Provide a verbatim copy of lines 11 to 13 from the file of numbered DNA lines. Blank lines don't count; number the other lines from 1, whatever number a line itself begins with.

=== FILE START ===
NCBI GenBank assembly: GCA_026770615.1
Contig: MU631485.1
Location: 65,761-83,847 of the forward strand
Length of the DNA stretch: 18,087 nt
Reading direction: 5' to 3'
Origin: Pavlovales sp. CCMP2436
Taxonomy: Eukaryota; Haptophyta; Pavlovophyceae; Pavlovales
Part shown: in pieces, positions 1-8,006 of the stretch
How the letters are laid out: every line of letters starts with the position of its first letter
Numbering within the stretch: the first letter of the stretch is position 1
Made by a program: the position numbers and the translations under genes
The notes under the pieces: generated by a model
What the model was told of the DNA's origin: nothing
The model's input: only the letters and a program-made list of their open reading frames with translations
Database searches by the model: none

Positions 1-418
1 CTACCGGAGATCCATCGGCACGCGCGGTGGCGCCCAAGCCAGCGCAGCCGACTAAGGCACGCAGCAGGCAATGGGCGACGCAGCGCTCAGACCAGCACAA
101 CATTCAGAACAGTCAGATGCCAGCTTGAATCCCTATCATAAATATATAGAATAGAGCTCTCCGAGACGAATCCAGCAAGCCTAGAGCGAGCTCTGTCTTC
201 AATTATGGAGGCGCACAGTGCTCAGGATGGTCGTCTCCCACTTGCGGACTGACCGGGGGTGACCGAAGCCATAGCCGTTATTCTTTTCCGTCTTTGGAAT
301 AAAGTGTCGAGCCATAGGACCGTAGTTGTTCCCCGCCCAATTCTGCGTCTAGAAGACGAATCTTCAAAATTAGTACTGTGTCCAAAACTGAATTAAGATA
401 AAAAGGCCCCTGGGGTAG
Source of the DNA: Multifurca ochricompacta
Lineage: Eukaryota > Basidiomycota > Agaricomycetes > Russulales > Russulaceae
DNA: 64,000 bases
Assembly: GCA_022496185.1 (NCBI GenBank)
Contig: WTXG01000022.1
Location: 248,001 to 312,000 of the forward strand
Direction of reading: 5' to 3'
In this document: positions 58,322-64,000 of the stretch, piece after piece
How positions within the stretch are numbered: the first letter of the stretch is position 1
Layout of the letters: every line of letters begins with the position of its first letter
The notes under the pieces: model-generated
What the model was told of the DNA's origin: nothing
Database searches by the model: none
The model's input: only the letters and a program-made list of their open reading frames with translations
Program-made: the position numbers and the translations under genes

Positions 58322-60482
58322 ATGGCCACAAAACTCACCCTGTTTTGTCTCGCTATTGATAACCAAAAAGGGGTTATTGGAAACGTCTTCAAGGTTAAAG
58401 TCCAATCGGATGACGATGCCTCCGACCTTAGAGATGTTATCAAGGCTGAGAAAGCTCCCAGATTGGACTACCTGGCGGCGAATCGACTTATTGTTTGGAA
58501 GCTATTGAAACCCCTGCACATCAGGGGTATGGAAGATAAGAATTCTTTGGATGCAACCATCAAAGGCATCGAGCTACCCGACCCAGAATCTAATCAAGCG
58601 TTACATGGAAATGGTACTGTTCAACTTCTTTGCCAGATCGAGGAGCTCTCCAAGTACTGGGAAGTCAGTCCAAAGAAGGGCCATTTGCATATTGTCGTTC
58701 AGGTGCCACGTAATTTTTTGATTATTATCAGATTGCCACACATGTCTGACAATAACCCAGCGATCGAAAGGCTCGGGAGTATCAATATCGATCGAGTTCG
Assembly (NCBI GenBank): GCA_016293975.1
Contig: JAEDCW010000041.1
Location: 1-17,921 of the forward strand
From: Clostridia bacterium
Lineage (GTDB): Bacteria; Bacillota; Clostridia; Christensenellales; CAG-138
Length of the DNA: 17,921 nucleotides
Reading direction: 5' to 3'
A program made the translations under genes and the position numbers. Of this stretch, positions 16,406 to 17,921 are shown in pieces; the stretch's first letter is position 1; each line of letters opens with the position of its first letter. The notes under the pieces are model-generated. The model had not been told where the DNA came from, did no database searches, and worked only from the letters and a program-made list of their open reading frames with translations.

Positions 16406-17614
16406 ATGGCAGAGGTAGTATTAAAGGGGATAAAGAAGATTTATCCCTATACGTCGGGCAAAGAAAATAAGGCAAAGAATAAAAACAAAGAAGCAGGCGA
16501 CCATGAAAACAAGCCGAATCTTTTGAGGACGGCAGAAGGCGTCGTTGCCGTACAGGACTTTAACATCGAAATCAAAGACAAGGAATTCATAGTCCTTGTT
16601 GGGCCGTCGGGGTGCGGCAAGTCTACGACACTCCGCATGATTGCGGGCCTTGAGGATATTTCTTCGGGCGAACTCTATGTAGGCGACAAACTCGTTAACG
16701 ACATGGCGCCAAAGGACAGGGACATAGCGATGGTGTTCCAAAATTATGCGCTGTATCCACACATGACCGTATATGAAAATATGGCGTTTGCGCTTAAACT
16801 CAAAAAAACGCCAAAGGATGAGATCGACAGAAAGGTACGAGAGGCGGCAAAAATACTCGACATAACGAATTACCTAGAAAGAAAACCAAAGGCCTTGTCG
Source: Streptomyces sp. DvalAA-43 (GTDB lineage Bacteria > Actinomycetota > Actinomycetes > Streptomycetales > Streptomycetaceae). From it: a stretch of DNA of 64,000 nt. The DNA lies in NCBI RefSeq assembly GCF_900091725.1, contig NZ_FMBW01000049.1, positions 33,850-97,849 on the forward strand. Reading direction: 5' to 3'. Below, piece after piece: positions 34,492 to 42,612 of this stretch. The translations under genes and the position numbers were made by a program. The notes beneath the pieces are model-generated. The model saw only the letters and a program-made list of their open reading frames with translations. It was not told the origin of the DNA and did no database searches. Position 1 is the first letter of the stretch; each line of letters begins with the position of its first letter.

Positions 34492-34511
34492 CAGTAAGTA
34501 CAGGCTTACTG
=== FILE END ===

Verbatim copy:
Made by a program: the position numbers and the translations under genes
The notes under the pieces: generated by a model
What the model was told of the DNA's origin: nothing